Our Survey Results

Dark purple brick background with pink line and bar graph overlay. Vivid Roots Collective logo in foreground (purple circle with a line cutting across horizontally. Above the purple 'earth' line is a green sapling shape, below the purple 'earth' line are green roots shapes).

Read the full report here (this will direct you to the VRC Survey 1 on our website)

VRC Survey 1 was the first market research survey that we shared as Vivid Roots Collective. It allowed us to reach out to our new target market and assess the needs of local emerging artists. This was a very limited survey – reaching only 20 respondents – but it did: make us reflect on our business plan; reinforce the need for VRC to operate; and reflected the findings from Framework Theatre Company’s Building a Framework Survey. (Click here to be directed to the Our Publications page on the Framework website where you can access the report). In this short blog post, I would like to share some of the key insights we gleaned from this report with a focus on how VRC will respond to them.

About Our Respondents:

We reached a broad age range: from 21 to 70. All of the young people (under 25s) who answered the survey identified as emerging artists but we also had a respondent in their 40s who identifies as emerging, and some respondents over 50 who were unsure.

We had a good geographical spread of the Highland areas though 55% of respondents were based in Inverness. We even reached those outwith the Highlands.

The ratio of gender identity between male and female was mostly even across the board with one respondent who identifies and non-binary.

Due to an oversight by us, we failed to ask about ethnic/national identity which is a failure that we will correct in future, especially due to the stark underrepresentation of POC in the Highlands (see full report for reference).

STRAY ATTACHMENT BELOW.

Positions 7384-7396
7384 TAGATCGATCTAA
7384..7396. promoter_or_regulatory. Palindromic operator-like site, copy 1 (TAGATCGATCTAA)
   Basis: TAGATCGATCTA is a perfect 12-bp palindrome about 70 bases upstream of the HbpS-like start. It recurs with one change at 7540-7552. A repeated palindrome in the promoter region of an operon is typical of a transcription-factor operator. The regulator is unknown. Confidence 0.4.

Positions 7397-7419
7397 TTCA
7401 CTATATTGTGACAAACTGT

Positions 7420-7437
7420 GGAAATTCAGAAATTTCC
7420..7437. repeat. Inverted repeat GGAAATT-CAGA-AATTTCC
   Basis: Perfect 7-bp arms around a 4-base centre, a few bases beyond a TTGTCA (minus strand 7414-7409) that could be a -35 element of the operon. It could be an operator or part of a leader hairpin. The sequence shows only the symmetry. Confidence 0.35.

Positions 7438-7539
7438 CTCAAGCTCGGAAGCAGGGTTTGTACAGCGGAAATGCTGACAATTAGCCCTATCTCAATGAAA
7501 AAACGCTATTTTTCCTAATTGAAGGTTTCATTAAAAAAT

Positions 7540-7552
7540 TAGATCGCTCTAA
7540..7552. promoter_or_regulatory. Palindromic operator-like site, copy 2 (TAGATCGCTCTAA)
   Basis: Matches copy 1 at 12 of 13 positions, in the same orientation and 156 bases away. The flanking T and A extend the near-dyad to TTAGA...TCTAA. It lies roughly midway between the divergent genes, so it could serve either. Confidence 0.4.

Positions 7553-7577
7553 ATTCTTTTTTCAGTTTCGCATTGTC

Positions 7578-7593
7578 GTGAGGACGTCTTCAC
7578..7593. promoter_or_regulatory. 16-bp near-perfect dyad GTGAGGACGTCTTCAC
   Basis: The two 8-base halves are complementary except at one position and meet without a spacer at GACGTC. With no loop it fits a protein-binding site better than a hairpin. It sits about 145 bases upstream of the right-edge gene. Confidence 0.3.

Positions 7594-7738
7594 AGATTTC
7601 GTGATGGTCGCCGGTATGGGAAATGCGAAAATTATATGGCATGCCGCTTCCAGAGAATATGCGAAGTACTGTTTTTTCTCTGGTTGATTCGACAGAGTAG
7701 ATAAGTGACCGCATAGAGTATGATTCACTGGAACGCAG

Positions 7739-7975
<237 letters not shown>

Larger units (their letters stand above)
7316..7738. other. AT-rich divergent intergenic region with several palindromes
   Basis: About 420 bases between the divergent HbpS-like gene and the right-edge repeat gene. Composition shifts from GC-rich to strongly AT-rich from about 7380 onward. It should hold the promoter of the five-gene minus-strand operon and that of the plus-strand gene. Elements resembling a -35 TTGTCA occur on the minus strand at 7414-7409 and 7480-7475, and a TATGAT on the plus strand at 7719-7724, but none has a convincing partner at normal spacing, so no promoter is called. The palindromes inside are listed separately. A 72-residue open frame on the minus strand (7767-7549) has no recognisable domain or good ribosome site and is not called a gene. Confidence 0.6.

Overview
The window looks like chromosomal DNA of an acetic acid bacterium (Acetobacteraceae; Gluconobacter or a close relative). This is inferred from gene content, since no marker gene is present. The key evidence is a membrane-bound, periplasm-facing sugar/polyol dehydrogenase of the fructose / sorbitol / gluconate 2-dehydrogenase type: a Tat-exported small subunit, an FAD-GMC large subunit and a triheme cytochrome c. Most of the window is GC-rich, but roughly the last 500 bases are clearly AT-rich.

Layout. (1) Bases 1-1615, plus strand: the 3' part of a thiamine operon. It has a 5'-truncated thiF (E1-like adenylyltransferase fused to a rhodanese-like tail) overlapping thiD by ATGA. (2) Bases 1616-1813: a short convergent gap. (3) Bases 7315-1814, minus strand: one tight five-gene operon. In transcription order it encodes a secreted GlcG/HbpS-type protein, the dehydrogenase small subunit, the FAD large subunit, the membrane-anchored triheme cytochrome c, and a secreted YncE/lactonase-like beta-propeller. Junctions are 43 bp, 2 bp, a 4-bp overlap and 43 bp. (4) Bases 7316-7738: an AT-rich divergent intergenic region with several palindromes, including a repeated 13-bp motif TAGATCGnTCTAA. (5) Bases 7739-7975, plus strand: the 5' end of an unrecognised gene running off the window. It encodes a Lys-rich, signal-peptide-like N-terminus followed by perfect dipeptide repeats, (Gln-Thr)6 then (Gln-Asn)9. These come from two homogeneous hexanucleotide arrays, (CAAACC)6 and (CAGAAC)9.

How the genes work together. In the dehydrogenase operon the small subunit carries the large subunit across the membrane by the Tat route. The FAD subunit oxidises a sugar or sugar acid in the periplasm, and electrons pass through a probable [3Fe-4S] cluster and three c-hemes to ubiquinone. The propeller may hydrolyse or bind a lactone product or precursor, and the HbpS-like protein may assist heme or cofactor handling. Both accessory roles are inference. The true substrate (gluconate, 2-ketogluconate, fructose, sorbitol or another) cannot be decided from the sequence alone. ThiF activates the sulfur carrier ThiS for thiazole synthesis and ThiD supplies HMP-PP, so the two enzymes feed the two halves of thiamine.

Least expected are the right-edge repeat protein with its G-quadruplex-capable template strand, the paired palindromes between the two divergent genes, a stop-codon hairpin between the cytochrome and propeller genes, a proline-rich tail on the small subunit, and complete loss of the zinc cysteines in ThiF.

Key Points:

On ’emerging artist’: there was a good variety of responses describing ’emerging artist’. These are outlined in the full survey, but no response was the same. We grouped these into themes but some defined emergence as coming out of education, others as skills development, others as still looking for paid work.

On the Highlands: The most common response when asked if they would like to remain in / move to the Highlands was ‘yes’ though almost all respondents cited reasons why remaining in the Highlands to practice art is challenging.

On opportunities: By far, the most common response when we asked what opportunities they could identify in the Highlands was ‘none’. Eden Court, residencies, and the University of the Highlands and Islands drama degree were other more common responses.

On future opportunities: Funding and paid work, opportunities to create new work, opportunities to collaborate, and more local theatre companies were the top responses when asked what opportunities they would like to see in the Highlands.

On the scope of the survey: Analysing the data from the survey and collating this into a report was a fairly large task and, upon reflection, we decided that analysing the responses to Highland Arts and Culture generally was beyond the scope of our resources. The issues with Highland Arts and Culture were generally reflected in previous answers about barriers and opportunities though there were also comments about central belt bias and a Highlands monoculture which focuses on the romanticised tourist-friendly version of Highland life. We have still included the responses in our full survey report but they have been left out of the conclusion and recommendations. Perhaps this is something to which we will return in the future.

Our Recommendations:
  • Focus groups: We will begin to set up focus groups to gather more targeted and nuanced responses to our business plan.
  • Protected characteristics: We will be more careful about recognising, celebrating, and striving to improve the diversity of Highland Arts. This starts by identifying our demographic reach. 
  • ‘emergence’ as a matter of identity: We will decidedly leave the interpretation of emergence down to the individual to decide and will assess conflicts on a case-by-case basis. 
  • A network: We will continue to develop plans for a local and national network of organisations and artists. 
  • Travel: We will create a plan to reach rural areas without an expectation that they will travel to Inverness for work. We will offer travel reimbursements, work online, and travel to these areas where possible.
  • Paid work: We will maintain our ethos of fair pay for artists and do our best to remain current on national and international trends. 
  • Facilitating new work: We will bring our plans to facilitate the development of work by local artists to the fore and begin work on this strand of the company now. 

Thank you for reading, and we look forward to sharing more news and reflections with you soon!

Published by Laura Walker

MRes postgrad at UHI; freelance director/practitioner; member of the NYAAG; co-founder and-director of Vivid Roots Collective. Here to make my mark on the creative industry in the Scottish Highlands.

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